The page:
Work and Education of Migrants and Refugees Working Conference, Berlin, February 2017

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    Ivana (Communic...
    20 March 2017
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The (urban) challenge of providing services to migrants and refugees

Cities in Europe find themselves in a central position regarding the social, humanitarian and financial challenges related to reception, housing, schooling, training, and working opportunities for newcomers. Cities are places where both migrants and non-migrants interact, be it through working, studying, living or raising their families. 

Effective inclusion policies are mostly put into place at city level to ensure that local and regional benefits are unleashed, including support in finding jobs, housing, social services and education. Cities are also providing access to language classes and volunteering positions in institutions and businesses.

Given that refugees can have high levels of qualifications and skills, programmes are established by local governments that enable skills and qualification recognition. To help refugees with a low skills profile into the labour market, more financial support for training and qualification is needed. Migrants with good chances to access the labour market can bring new skills and experiences and contribute to the sustainable and inclusive growth of cities.

 

Working Conference Berlin: finding solutions for work and education

The Partnership wants to consult with experts from different professional backgrounds to come to promote the integration of migrants and refugees into European labour markets and education systems. To achieve this, the Partnership organised its second working conference, hosted by the Partnership member Berlin, on 16 and 17 February 2017.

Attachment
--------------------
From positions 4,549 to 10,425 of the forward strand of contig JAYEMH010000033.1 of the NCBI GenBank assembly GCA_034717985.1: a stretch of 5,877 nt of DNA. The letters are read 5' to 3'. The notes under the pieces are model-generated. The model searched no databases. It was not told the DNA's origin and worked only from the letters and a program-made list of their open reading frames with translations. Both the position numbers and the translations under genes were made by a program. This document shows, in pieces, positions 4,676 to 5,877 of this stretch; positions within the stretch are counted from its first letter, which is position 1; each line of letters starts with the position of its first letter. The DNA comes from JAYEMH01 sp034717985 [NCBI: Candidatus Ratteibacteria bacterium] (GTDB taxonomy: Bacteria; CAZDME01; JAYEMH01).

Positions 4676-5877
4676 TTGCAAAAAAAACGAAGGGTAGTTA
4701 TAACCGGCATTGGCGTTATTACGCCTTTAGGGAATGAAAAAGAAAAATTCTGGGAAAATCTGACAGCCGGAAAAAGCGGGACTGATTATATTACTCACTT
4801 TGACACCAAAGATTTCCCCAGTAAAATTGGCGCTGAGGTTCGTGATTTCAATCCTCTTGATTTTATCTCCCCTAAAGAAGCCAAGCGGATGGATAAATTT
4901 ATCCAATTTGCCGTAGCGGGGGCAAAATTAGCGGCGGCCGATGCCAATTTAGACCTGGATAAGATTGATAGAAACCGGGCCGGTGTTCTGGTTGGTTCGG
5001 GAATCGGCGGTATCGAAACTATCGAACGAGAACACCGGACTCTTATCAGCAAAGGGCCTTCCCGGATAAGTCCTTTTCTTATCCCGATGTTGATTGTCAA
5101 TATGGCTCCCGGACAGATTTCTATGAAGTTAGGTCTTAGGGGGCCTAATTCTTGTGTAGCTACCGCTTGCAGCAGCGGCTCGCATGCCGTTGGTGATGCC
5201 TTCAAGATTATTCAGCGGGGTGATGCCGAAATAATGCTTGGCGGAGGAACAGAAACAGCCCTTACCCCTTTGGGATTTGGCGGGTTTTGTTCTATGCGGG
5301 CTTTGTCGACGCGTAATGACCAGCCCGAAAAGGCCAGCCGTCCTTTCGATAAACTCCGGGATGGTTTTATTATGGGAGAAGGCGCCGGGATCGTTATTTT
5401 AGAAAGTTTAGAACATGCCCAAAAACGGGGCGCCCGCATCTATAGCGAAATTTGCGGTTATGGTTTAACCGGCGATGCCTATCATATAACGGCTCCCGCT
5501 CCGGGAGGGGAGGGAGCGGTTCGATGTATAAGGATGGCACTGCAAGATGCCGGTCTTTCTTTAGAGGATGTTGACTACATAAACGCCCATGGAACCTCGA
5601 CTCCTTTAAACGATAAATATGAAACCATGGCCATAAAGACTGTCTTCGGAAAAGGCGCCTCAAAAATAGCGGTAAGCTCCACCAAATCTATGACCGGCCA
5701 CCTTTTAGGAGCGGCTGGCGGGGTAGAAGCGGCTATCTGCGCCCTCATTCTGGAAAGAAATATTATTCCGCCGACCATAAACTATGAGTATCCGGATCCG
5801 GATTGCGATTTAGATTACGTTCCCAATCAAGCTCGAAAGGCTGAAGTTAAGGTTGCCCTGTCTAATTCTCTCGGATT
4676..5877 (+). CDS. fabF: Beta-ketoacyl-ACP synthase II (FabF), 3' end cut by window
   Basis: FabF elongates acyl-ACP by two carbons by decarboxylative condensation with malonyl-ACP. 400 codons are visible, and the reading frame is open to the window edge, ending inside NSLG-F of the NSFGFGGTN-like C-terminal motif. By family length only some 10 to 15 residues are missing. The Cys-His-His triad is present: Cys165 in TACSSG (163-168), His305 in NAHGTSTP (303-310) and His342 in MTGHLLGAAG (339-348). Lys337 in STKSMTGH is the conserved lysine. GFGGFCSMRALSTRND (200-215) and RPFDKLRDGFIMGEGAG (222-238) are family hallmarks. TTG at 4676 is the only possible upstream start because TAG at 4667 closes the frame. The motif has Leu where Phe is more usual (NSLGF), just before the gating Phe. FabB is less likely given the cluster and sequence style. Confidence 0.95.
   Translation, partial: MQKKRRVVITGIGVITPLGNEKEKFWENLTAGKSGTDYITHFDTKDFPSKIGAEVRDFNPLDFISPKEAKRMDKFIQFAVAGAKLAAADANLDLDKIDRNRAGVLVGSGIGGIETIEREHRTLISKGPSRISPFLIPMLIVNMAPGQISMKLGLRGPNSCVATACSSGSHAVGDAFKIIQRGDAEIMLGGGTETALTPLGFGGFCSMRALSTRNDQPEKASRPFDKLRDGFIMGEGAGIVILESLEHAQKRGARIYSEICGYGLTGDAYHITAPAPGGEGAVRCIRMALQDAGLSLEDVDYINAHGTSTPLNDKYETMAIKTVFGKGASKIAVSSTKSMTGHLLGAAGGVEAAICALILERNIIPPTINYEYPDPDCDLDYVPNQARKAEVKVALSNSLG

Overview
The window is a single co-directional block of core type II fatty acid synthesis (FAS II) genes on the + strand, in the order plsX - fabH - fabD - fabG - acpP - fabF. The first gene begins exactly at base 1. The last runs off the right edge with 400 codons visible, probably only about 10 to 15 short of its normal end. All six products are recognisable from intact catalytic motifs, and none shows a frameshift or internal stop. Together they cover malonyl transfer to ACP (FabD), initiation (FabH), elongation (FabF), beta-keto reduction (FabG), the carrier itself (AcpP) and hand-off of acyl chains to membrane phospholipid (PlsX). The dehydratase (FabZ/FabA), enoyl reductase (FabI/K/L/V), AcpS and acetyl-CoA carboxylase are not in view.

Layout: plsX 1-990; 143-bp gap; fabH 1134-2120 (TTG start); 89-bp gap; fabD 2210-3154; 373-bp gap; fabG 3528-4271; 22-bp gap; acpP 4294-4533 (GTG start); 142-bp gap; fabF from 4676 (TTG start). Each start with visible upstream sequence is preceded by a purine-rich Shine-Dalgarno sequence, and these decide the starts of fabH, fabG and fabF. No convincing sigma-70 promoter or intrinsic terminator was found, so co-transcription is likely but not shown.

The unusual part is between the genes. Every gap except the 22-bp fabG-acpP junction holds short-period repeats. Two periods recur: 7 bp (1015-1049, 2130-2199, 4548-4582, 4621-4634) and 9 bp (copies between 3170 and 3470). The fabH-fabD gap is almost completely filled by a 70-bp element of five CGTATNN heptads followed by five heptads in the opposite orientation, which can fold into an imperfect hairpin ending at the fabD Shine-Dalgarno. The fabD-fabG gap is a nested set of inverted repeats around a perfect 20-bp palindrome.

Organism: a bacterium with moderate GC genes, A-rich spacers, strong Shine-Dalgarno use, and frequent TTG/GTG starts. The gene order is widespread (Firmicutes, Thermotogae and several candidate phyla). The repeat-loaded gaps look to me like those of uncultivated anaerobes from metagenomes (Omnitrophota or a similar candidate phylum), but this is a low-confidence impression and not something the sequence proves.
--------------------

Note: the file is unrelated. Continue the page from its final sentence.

The conference was the second in a row of three conferences the Partnership organises (see here a recap of the first conference held in November 2016). It assembled participants from different professional backgrounds, from academics to representatives of civil society initiatives and professionals with hands-on experience.

Prominent guest speakers such as the Governing Mayor of Berlin, Michael Müller, the Berlin Senate Commissioner for Integration and Migration, Andreas Germershausen, the President of the Chamber of Skilled Crafts Berlin, Stephan Schwarz, and the Founding Director of MPI Europe, Elizabeth Collet, enriched and fuelled the discussion with their keynote speeches. 

The Migration Policy Institute (MPI) Europe had provided two Scoping Papers on work and on education of migrants and refugees beforehand (find them in the Library). Based on the bottlenecks defined in these papers, participants worked in four parallel workshops on the sub-topics ‘changes in demand’, ‘integrated service needs’ (related to education), ‘employer engagement’, and ‘migrant entrepreneurship’ (related to labour market).

Some of the recommendations emerging from the workshops were:

  • Make better use of the EIF/EaSI mircofinancing instrument to overcome immigrant-specific barriers to entrepreneurship.
  • Combine different streams of funding for integrated services to achieve a more holistic approach to service provision and to funding.
  • Provide cities and local authorities with direct access to funding, i.e. making part of the AMIF fund resources directly available to cities in relation to expenditures concerning refugee inclusion.

The detailed results from the workshops are available in this report

 

Follow-up

The upcoming Working Conference will build largely on the input and experiences of migrants and (former) refugees, and will take place on 17 May 2017 in Amsterdam, the Netherlands. Interested people with a migrant or refugee background who would like to share their migration experiences are asked to contact Mr Remie Kariem (R.Kariem@amsterdam.nl) for more information.

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